The National Centre for Social Research (NatCen)-led project aims to develop a new high quality problem gambling methodology to replace the existing telephone survey data collection. Following a May 2022 pilot, the Commission approved the project despite concerns that the new GB harms survey was oversampling problem gamblers.
In the latest stage of the research, NatCen conducted further experiments to further test and refine the survey’s methodology and questionnaire content. This marks the second phase of the experimental stage of the project.
The phase will be followed by a third stage conducted between April and July 2023. This will be the final test of the agreed approach, taking learnings from the first two experiments and applying them so that the survey’s design and questionnaire content is “robust and fit for official statistics”.
Household selection experiment
During the latest stage of the project, the Commission conducted two experiments, testing both the content and sampling of the survey. The first experiment explored the survey’s household selection and the presentation of harms statements.
“NatCen explored the best ways to encourage both gamblers and non-gamblers to complete the survey to ensure a representative spread of respondents,” read the report.
In the experiment, NatCen changed the wording on the invitation letters to make it clearer that the organisation asking was interested in responses from both gamblers and non-gamblers.
In parallel with this work, NatCen also conducted a split sample experiment to find the “optimum approach” for the number of adults per household to be invited to take part in the survey. Subsequently, it tested results when inviting two rather than four adults per household.
“Within this first experimental phase, NatCen also continued to build on the work that the Gambling Commission have been doing to develop a way of understanding the incidence and nature of harms associated with gambling,” said the report.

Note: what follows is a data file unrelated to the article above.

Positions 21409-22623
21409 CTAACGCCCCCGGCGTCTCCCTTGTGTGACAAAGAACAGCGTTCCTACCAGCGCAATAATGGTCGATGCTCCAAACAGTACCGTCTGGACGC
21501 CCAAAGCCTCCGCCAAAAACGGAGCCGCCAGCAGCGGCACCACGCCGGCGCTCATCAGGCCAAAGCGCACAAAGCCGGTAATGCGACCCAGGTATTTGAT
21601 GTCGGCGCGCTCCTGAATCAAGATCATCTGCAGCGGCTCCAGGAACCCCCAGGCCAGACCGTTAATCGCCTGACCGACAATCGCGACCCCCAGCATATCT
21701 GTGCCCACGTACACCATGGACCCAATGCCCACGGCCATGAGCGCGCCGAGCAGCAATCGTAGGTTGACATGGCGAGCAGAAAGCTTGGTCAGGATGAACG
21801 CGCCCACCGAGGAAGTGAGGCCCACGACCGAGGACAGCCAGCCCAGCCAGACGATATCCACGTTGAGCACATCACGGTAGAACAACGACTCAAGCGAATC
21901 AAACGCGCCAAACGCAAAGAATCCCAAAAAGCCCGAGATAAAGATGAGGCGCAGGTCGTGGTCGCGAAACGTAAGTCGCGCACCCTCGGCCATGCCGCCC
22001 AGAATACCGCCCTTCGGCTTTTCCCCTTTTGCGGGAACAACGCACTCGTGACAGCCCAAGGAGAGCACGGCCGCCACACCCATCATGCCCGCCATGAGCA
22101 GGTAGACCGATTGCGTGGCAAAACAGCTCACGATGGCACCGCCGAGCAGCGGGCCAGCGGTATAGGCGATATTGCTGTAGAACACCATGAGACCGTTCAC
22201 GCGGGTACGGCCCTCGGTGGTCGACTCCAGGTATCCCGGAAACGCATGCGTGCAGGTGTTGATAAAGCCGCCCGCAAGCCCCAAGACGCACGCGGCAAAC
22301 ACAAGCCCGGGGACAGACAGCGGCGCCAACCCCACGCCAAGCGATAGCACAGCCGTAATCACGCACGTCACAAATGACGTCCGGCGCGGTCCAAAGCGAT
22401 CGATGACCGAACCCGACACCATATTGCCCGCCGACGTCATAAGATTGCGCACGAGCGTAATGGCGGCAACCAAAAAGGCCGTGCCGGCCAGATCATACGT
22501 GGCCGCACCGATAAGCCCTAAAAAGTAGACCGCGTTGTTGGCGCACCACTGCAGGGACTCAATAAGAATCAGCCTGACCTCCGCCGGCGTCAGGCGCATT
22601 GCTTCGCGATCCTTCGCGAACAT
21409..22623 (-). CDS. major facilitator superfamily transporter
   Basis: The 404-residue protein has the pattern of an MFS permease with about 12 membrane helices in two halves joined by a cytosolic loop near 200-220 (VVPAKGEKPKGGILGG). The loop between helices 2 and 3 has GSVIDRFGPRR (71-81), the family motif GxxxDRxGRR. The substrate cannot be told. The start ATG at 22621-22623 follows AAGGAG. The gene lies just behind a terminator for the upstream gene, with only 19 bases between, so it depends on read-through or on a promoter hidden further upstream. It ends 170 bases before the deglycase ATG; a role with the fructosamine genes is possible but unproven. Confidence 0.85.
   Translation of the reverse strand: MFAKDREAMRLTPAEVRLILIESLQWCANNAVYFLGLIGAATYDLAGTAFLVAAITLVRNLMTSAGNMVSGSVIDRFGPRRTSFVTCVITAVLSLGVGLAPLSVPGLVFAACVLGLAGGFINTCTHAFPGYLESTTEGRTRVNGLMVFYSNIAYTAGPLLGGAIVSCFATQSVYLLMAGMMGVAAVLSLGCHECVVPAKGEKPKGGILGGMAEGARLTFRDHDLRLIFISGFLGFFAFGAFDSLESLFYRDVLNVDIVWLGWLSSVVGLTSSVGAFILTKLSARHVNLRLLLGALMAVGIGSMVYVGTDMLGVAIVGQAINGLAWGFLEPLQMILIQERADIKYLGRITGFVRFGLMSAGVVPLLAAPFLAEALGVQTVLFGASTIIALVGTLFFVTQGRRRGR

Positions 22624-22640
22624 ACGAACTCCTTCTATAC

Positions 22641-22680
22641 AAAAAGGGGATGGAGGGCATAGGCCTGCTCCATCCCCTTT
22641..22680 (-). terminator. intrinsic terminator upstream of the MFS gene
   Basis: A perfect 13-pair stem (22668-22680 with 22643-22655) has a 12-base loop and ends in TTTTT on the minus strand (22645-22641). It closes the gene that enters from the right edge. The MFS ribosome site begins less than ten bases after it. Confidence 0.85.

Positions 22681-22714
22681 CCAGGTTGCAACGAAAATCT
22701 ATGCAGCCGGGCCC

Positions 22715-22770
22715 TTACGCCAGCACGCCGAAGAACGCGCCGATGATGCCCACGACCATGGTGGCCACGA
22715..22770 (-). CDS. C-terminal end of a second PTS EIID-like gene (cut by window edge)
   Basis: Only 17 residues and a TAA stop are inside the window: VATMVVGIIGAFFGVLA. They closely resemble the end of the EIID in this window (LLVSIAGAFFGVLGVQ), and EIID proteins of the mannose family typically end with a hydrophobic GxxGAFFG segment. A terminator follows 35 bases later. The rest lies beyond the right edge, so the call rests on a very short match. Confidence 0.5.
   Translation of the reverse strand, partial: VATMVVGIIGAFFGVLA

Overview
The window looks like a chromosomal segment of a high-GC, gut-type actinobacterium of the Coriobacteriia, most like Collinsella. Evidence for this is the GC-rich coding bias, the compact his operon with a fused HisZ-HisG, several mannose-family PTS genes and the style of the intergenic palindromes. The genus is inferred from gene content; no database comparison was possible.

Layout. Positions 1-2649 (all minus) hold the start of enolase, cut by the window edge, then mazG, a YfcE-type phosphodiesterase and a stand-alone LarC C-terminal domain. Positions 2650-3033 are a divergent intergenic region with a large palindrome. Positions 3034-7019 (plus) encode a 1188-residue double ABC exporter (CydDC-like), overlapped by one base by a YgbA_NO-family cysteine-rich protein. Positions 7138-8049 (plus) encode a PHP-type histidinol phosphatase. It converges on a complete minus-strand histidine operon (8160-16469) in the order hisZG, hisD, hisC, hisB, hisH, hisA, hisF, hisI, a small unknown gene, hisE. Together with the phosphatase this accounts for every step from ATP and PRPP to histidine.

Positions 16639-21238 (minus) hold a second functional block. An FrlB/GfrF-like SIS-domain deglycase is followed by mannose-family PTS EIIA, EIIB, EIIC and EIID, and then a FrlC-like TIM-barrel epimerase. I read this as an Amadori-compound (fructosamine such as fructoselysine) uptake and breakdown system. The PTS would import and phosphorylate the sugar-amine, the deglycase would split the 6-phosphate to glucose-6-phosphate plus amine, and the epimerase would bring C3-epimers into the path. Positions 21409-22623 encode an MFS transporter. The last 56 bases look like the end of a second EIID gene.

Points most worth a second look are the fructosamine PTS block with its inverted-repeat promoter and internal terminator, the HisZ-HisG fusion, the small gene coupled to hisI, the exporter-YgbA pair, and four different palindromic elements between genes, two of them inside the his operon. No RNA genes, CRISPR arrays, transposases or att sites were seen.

As part of this work, NatCen ran an experiment to find whether a yes or no response, as opposed to a four-point scale, worked best when asking about experiences of harm.
Following the conclusion of the experiment, NatCen made a number of recommendations as to future methodology. Among other changes, the non-profit argued that the preferred option is to invite two, rather than four, adults per household take part.
The refined four-point answer scale for the harms questions should also be maintained, with the questions being “very often”, “fairly often”, “occasionally” and “never”.
Presentation of the gambling activity list
In the second experiment, NatCen tested the construction and presentation of the gambling activity list. This was accomplished by testing an updated list of gambling activities as well as testing different ways of presenting the list of gambling activities to respondents.
NatCen tested three different methods showing the list – a long list, a chunked list and a hierarchical list. The organisation also tested the inclusion of a quick response QR code which aimed to simplify the process by bypassing the need to manually enter information.
NatCen recommended that a long list approach be adopted and that QR codes should be retained as an alternative way for participants to access the survey in future.